26 March 2015 No Comments by The Northern Standard

It is with great regret that we report on the death of Kieran McAree, Stramore, Emyvale, which occurred on Wednesday, December 17th 2014. Kieran had been unwell for the previous two years and, with the assistance of his family, made a valiant effort to seek out a solution to his problem but unfortunately that was not to be and the entire north Monaghan community was shocked when the news spread of his disappearance in Enniskillen on that Wednesday morning.

Kieran, who would have been 24 on Monday February 16th, was eldest son of Martin and Geraldine McAree and was brother to Damien and Aisling. His Primary education was at St. Patrick’s, Corracrin, where he is still fondly remembered by his teachers. He then went to Secondary school at St. Macartan’s College, where he had many proud moments of achievement. Then on to Belfast Institute of Technology before taking up employment locally as a sales rep., first with EUCU Trading and later with Irish Fire Safety.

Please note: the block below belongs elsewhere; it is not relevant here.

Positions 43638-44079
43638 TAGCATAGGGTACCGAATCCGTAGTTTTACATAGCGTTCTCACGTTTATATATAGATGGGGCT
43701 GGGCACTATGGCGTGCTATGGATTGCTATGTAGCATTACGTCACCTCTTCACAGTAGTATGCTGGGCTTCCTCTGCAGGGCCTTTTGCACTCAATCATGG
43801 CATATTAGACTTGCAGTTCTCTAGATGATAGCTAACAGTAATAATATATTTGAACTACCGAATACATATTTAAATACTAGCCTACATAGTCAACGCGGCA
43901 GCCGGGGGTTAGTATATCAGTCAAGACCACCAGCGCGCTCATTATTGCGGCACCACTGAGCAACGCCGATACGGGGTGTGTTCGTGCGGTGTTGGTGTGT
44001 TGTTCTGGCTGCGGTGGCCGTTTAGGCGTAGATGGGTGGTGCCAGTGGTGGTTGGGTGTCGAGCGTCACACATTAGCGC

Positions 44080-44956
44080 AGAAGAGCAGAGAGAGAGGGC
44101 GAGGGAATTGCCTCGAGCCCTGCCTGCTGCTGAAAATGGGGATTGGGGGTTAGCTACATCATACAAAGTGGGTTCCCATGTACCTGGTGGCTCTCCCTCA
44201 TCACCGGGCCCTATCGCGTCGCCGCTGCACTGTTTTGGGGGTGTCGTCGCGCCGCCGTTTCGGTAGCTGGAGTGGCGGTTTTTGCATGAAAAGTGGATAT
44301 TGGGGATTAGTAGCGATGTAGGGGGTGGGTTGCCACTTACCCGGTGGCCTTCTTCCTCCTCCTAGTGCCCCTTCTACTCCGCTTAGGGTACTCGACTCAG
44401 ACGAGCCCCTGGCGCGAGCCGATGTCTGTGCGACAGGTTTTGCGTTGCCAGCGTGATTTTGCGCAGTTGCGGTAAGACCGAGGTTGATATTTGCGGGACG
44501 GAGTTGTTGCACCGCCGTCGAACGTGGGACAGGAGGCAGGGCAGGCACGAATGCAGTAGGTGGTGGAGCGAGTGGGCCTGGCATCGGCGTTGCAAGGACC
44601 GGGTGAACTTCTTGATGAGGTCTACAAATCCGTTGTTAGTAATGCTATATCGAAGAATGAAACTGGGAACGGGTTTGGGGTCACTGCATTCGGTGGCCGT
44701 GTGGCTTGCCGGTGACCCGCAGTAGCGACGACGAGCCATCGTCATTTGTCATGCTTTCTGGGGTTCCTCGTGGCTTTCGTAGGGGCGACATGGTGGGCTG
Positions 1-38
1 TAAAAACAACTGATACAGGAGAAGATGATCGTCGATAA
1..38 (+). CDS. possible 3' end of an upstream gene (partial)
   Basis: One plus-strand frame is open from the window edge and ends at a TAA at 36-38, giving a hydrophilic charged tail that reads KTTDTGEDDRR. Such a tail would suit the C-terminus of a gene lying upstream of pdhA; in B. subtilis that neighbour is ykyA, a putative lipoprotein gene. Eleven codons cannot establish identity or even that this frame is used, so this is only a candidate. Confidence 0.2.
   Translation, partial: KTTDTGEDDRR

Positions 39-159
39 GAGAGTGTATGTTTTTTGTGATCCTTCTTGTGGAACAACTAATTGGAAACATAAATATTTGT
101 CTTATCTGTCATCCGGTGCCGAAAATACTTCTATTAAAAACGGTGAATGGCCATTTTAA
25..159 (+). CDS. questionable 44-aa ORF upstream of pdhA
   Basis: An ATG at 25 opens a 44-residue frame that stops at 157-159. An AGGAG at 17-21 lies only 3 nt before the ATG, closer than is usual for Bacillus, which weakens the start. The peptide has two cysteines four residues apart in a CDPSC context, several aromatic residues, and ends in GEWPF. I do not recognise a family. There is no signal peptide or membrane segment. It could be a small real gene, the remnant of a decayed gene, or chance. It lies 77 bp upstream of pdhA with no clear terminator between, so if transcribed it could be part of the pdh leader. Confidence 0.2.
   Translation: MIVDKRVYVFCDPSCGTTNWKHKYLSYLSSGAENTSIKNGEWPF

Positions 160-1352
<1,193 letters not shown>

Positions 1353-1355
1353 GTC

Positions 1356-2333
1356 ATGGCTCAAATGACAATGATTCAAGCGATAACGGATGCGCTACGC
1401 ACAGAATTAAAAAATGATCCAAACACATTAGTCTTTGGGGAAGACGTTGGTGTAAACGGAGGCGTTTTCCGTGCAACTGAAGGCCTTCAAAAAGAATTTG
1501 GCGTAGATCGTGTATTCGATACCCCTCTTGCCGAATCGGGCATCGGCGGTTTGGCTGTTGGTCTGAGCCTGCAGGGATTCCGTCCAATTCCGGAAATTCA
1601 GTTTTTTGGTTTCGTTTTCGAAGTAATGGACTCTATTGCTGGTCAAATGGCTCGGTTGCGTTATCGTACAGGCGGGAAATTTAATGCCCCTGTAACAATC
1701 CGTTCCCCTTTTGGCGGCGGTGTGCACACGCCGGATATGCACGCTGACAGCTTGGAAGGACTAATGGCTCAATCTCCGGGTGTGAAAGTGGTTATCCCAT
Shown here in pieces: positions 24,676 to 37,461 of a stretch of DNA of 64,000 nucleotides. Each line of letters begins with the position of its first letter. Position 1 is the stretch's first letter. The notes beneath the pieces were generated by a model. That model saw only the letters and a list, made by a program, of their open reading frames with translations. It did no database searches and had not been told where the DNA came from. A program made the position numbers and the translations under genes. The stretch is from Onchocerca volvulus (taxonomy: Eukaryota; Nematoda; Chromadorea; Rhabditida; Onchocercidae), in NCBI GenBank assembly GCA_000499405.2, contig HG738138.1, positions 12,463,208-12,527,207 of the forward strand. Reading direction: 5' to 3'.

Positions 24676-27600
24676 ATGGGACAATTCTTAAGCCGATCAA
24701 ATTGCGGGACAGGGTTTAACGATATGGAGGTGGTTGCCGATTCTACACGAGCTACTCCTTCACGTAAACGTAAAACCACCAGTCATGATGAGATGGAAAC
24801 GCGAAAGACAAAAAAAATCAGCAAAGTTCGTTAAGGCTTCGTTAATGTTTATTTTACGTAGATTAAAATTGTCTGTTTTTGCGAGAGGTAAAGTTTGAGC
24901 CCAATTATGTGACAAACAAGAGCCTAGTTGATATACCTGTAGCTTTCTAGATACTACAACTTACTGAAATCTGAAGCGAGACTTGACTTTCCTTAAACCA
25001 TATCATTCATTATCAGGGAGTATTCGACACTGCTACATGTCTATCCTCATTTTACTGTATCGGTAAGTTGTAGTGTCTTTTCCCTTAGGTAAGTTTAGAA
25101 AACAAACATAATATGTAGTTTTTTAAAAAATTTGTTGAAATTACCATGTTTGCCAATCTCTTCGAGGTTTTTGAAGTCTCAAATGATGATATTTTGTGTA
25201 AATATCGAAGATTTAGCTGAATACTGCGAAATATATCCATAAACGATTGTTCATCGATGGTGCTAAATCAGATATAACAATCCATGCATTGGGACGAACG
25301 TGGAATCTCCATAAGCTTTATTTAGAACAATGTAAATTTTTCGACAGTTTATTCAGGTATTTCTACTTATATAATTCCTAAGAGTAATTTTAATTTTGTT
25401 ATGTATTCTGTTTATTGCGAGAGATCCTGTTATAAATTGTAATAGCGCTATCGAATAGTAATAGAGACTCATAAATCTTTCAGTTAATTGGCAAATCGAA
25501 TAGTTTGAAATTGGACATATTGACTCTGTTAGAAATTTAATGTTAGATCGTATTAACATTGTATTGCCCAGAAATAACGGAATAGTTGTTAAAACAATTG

He was a quiet, pleasant and happy young man and participated in all normal activity but excelled at athletics. His mother, Geraldine, is a coach with Glaslough Harriers and from an early age Kieran went with her for training and very soon became a regular winner on the podium for a trophy. He loved athletics but was also involved with Emyvale GFC and was part of the Championship winning panel in 2013. He was an avid Liverpool supporter and travelled to Anfield last autumn and he had many memorabilia from the Liverpool club adorning his bedroom.

He was always very conscious of others and their well-being. This was demonstrated clearly last autumn, when he organised a huge Table Quiz for Aware followed by a very successful Duathlon in Glaslough, also for Aware. Kieran was open about his condition and talked about it. He wanted to give something back to those, who helped him, and that is why he organised the events for Aware. He had intended to participate in the Duathlon but, at the last minute, illness prevented him from doing so.

His caring for others was also very evident in his home, where we was always very co-operative and supportive and he idolised his siblings. He was a very tidy person and loved doing things about the house. Indeed on the day prior to his disappearance he helped with the household preparation for Christmas and he erected and decorated the Christmas tree. Indeed this was all summed up by his mother when she stated that in Kieran’s death they had – ‘not only lost a son but a good friend too’.